Something a Little Different From John Howland…

 I’ve known John for over 30 years and have discovered that you never know what is lurking in that beer clogged brain.  Just another example.  Thanks as usual Bubba…

A Real Gobsmacker!howlandscript

I was recently browsing the ‘Club Websites’ section (above) and one US club, the Tidewater Coin and Relic Club ( ) really grabbed my attention. Its homepage is simply stunning and I being an avid beachcomber it really made an impression. I absolutely recommend you give it try. It’s phenomenal, moody, sets the tone, and best of all, it makes you want to pick up your detector and head for the surf.

What’s even better is that someone at TC&RC has thoughtfully provided a link to local sea fishing conditions, tide tables…the lot. The Tidewater Coin & Relic Club (TC&RC) was established in 1973 and meets on the second Tuesday of the month at the Mary Pretlow Library, 111 W Ocean View Ave, Norfolk, Virginia. Doors Open at 6:30pm and meetings kick off at 7:00pm.

To discover more about this superb club, log on to the link above or give the club’s Facebook page a whirl at Interestingly and something I’ve never come across before is that this club awards special pin badges to members who have found, and reunited Class Rings, wedding bands and other valuables to their owners.


That which sets this club apart from many others is PR, certainly one of its officers (presumably) is wearing his/her Baseball cap hat at the right angle. In this hobby, image is king and the TC&RC leads by example.


And now for something completely different…

Okay, all you oldies who’ve been in the hobby from the time when Long John Silver’s parrot was an egg, go and put the coffee on, or pour two fingers – what follows you may have heard before; this is for newbies and those who have the occasional ‘Senior Moment’. (That’s you Ricardo, er… 20 Bucks. Remember? Huh? Huh?)

Back in the late 70s and early 80s it was discovered (by a detectorist, I believe) that high pH (alkaline) readings in soil indicated evidence of human presence. Where there’s human presence or habitation… it’s highly likely that tangible evidence in the form of coins for example, will show. Sure enough, there was a mad rush to get one of these pH gizmos from local gardening centres. They were back then and still are today, available at nickel and dime prices. These pH meters are invaluable little gadgets for determining human habitation/activity in a given area. What do high pH readings make? Yep, you got it, prizes!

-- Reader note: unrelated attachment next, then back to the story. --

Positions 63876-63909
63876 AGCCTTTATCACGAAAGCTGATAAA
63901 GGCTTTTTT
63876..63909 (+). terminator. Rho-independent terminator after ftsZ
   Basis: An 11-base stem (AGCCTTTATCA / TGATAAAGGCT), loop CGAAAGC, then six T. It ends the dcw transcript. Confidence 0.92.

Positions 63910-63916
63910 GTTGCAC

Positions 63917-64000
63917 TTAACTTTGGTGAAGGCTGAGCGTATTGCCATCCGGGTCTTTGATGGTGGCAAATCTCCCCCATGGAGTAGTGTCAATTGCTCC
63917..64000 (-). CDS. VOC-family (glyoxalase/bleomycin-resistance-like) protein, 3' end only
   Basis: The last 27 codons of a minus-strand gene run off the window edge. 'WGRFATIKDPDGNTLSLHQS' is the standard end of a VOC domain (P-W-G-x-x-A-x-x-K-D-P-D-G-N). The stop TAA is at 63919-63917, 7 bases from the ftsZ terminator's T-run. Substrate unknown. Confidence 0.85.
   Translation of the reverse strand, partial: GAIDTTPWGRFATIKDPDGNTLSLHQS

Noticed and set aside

Using a pH meter will increase your finds potential. Though not an exact science – much like Dead Reckoning navigation – it will give you a definite edge and is probably the most useful bit of kit you can have after your metal detector.

pH Range

  1. Ultra -acidic….3.5
  2. Extremely acidic….3.5 – 4.4
  3. Very strongly acidid….4.5 – 5.0
  4. Strongly acidic….5.1 – 5.5
  5. Moderately acidic….5.6 – 6.0
  6. Slightly acidic….6.1 – 6.5
  7. Neutral….6.6 – 7.3
  8. Slightly alkaline….7.4 – 7.8:  humans probably
  9. Moderately alkaline….7.9 – 8.4
  10. Strong habitation evidence….8.4 – 8.5
  11. Strongly alkaline….8.5 – 9.0
  12. Very strongly alkaline….9.0 Settlement site. JACKPOT!

Take several readings across the area you intend to search so as to ascertain its acidity or alkalinity, or to ‘outline’ the habitation area. Readings above ‘7’ are indicative of human existence. The higher the pH reading, then the higher the probability of extended human habitation; settlements, turnpikes, and the like, all of which transmits to…FINDS.

Areas reading in the acidic ranges, 3.5 to 5.1-5.5 are corrosive to metal objects (coins, etc.), so don’t expect them to be pristine. Many areas are also corrosive owing to the use of agro-chemicals and in those areas detectorists are doing a brilliant job in saving relics and coins.


The Ashes of Self-importance

However, the self-proclaimed experts on metal detecting, the Council for British Archaeology (CBA), an educational charity, has its head firmly up its rectum in advocating that detector-found artefacts are better off left in the ground. Why? Here’s their encyclical:-

“As long as it remains safe then it is better to leave the evidence for future generations to investigate with better techniques and with better-informed questions to ask.”  

Idiocy? You do the math.






Filed under Metal Detecting

5 responses to “Something a Little Different From John Howland…

  1. Doug Frantz

    I’m trying to think of a reason why the pH would be higher in areas of human habitation. The only one I can come up with is that cultivated land had lime spread on the fields. Higher pH makes the nutrients more available to plants. Are there any other theories to explain it? Of course, in some areas the pH is naturally high.

    • Doug, will let John answer that one. This whole thing is too much for this ole brain.

    • Hi Doug:
      I believe it comes from the traces left behind by habitation; such as ash etc, Anyway, try typing ‘Soil pH’ into Wikipedia. As I said, it’s not an exact science, but using one of these little cheapo meters will help when hunting new areas.
      Good luck.

  2. Great post there John very interesting indeed. Hope you guys are well? I kinda lost the treasure hunting bug over the last 6 months but I am back now and I have decided to start up with the blogging again. Just in case you can’t find my blog it is still there but has a new address which is now

    Keep up the good blog posts guys 🙂


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